//
      I happen to drive a hybrid car, and enjoy monitoring the mix of electric and gasoline propulsion I’m using at any given time. The fascinating thing is that the lightest use of the brakes recharges the batteries without burning brake pads and disks. Beautiful! That’s like my desire to use taxes to slow down demand, building a reserve to use to stimulate demand at other times.

  3. OilisNotWell says:

    Howard,
    I’m a new subscriber. I’m grateful I was exposed to your work by George Ure.

    Keynes & Hayek? Havent we learned anything since? That was 80 years ago!

    Yes we have. We’ve learned that economics should be subordinated to energy and its not the other way around. We aren’t going to be stimulating anything with oil prices going to $200/ bl and all our wealth and multiplier-effect money going to overseas oil and oil wars. The economists thought oil was no more important than any other input variable. They discounted the future value of it. They thought it was expendable and replaceable. Way wrong!

    With our current approach, oil won’t end well:

    http://oilisnotwell.wordpress.com/2011/03/19/with-our-current-approach-oil-wont-end-well/

    Economic projections crash into geologic reality:

    http://oilisnotwell.wordpress.com/2011/04/28/economic-projections-crash-into-geologic-reality/

    Regards,
    Robert Anderson

  4. Marlon Seevalve says:

    Please get over your tired supply-demand paradigm. It’s s-o-o-o 19th century. The new economy does not require real demand — it supplies its own. We monetize Desire, and pay it off on the installment plan. A whole nation of indentured servants!

    At the end of the day, stimulus is baloney; “pump-priming” is a masturbatory exercise with a predictable outcome (post-coital tristesse and a sticky mess); people will not continue to do work that produces nothing essential or to buy products whose chief function is spinning the merry-go-round another turn — forever.

    Sooner or later, people are going to demand a little reality with their rubber biscuit, chewed interminably to the existential laments of Peggy Lee and Billy Joel. War and endless, mindless consumption are all that we get for our money. Isn’t it all just a waste of time, if that’s what it’s all about? (You know the next line….)

  5. KaD says:

    This assumes that infinite growth is not only desirable but possible; which it is not. You cannot have infinite growth with finite resources. That is why this cannot work in all circumstances as the author believes.

  6. Bill says:

    The logical flaw in your model is that all of the damage done during application of the Keynesian Death Ray can be undone when it’s time to engage the Freemarket Tractor Beam.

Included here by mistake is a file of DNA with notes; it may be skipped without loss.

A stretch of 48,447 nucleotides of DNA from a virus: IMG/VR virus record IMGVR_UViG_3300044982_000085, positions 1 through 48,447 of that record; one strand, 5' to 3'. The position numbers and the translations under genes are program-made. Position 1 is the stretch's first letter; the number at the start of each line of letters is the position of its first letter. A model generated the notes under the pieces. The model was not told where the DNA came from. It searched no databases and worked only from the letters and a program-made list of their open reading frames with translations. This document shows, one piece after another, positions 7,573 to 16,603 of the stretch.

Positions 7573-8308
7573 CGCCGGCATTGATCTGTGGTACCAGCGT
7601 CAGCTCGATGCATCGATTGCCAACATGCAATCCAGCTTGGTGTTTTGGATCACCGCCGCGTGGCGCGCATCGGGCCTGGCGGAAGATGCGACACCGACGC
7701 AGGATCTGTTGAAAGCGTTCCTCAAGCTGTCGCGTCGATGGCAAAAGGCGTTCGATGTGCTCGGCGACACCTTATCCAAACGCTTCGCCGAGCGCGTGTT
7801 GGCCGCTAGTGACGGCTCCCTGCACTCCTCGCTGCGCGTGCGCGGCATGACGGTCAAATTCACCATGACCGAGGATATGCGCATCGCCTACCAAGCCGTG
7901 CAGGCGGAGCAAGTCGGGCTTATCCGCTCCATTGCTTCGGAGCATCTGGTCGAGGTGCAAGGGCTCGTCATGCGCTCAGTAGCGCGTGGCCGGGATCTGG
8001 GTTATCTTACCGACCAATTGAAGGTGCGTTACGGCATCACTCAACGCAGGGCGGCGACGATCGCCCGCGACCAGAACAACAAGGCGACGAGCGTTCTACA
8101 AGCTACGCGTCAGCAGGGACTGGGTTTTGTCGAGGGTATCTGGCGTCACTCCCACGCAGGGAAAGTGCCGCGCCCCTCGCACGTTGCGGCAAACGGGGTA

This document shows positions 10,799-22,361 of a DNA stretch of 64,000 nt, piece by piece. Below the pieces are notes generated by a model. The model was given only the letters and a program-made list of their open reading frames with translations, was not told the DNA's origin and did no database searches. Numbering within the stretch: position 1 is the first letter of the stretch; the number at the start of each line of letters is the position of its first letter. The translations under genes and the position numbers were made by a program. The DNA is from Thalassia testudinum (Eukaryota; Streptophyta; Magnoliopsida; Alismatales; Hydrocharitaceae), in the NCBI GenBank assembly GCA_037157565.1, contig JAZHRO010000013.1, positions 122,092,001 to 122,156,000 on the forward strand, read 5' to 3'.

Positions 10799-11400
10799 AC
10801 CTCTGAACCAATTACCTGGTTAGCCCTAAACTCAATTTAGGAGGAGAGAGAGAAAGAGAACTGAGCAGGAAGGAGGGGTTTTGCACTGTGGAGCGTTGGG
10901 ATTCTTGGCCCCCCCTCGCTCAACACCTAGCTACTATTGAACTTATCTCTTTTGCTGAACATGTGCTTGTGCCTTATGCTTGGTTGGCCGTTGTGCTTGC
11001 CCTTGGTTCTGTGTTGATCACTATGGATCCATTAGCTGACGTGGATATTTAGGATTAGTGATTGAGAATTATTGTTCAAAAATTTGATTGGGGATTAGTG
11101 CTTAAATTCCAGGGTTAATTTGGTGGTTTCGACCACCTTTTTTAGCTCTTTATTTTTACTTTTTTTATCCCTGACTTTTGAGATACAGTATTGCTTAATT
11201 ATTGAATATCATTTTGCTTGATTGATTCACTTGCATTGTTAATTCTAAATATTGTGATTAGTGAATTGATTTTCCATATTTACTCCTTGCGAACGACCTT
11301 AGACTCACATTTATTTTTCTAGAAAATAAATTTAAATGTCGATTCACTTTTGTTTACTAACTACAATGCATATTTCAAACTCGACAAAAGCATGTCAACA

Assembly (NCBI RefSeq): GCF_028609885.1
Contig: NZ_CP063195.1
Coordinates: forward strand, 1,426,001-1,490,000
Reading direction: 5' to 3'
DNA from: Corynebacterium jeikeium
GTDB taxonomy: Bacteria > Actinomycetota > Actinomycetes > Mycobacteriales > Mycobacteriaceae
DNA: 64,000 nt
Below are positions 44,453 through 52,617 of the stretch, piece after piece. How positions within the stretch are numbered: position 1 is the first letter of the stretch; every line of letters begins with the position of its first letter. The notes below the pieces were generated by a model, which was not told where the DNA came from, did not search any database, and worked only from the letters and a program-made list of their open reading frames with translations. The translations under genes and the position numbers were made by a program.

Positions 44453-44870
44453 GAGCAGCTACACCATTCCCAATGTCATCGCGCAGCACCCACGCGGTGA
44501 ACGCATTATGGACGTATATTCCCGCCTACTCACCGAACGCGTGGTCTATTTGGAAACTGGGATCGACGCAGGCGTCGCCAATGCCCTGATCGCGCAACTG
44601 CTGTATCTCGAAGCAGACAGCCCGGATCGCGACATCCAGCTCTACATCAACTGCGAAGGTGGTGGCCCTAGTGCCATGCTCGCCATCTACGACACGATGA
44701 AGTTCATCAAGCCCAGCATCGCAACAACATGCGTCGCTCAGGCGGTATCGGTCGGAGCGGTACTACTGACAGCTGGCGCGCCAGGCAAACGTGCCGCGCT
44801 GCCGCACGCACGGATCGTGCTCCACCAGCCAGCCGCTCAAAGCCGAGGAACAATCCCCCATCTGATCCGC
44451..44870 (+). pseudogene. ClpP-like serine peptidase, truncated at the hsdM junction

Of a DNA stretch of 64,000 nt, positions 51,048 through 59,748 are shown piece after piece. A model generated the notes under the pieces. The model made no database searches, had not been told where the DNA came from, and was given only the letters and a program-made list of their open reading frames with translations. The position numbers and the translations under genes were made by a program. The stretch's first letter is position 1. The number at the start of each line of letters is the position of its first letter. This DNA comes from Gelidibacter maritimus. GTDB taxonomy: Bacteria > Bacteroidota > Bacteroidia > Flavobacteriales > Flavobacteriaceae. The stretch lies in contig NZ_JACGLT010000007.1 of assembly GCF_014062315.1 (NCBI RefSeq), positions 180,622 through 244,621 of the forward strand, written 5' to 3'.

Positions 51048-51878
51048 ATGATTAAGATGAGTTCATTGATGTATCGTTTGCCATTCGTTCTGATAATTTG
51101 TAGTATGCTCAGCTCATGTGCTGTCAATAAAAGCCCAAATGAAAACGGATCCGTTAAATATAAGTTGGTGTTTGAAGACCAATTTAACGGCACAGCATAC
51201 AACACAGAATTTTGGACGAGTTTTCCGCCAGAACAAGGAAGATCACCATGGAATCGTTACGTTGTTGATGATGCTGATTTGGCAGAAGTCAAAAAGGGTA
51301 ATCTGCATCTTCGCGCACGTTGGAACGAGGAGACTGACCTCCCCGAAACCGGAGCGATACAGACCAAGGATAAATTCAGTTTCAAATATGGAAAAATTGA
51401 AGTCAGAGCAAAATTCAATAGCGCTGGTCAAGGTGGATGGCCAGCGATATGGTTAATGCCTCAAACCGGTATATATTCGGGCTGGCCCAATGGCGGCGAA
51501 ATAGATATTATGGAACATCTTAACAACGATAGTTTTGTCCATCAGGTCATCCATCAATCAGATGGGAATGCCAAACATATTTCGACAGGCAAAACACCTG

Additionally, the deformation of the natural cycles brought about by the Death Ray is quite possibly of significantly longer duration than the Tractor Bean fix can operate in restorative mode, causing a downward-sloping hiccup bobsled race to bankruptcy.

    Otherwise, it’s a good insight and reasonable theorm.

  7. Bruce says:

    You are hurting me, HH. Everything you say is true, but it comes back to the same old thing. When you artificially influence these markets, you get distortions. How about a tax code that dictates that all decisions be made independently of tax considerations? Let the tax code raise revenue, not create incentives for favored activities. If you expect Central Bankers and politicians to tweak things juuuuuuuuuuuuuust right, you’re going to continually adjust policy to correct the problem you just created, just like we did in all the examples you cited above. A flat tax with 3 progressive rates should work.

    • hhill51 says:

      Thanks, Bruce.
      //
      Let me use a real-world example that actually works the way I think our multi-dimensional gas/brakes policy system might work. I’m talking about state unemployment insurance. During good times, a small (very small) percentage of payrolls is set aside for the fund, so technically that is a drag on the economy whenever the fund is increasing. During bad times, the fund pays enough to extend the economic activity of those who lost their jobs for a while (typically up to six months). That has the effect of keeping people from losing their homes to foreclosure or helping them feed their children, or at least it delays for all and prevents for many the direst consequences of losing their income.
      //
      By its very nature, unemployment insurance is dynamically applying its “brakes” in the good times and applying Keynesian stimulation in the bad times. It also happens to collect more insurance premiums from industry sectors that are doing well, while helping out people who lose their jobs in sectors that are doing badly. OMG! It’s wealth redistribution!
      //
      The free market ideologue would see this as destructive interference. Do you really think it does more harm than good?
      //
      hh

    • hhill51 says:

      Hey, Bruce…

      Since the “Fair and Balanced” guys are being hoisted on their organized corruption petard, I better pick up the slack, and show how supply side taxes and incentives are being used.
      \\
      Consider the supply side tax break given to those who start businesses. They (now) get a permanent tax holiday on capital gains when they cash out on the value they create by starting that business. I believe that was part of the last budget deal.
      \\
      So is that an artificial distortion of the economy? Or is a lower capital gains tax rate vs income tax rate a distortion in and of itself? Be careful when you answer… you might be goring one of the absolute favorite oxen of the “free market” crowd… Or do they only want a market that’s freer for them, while everyone else pays?
      \\
      Makes you wonder.

  8. Stephen Swaim says: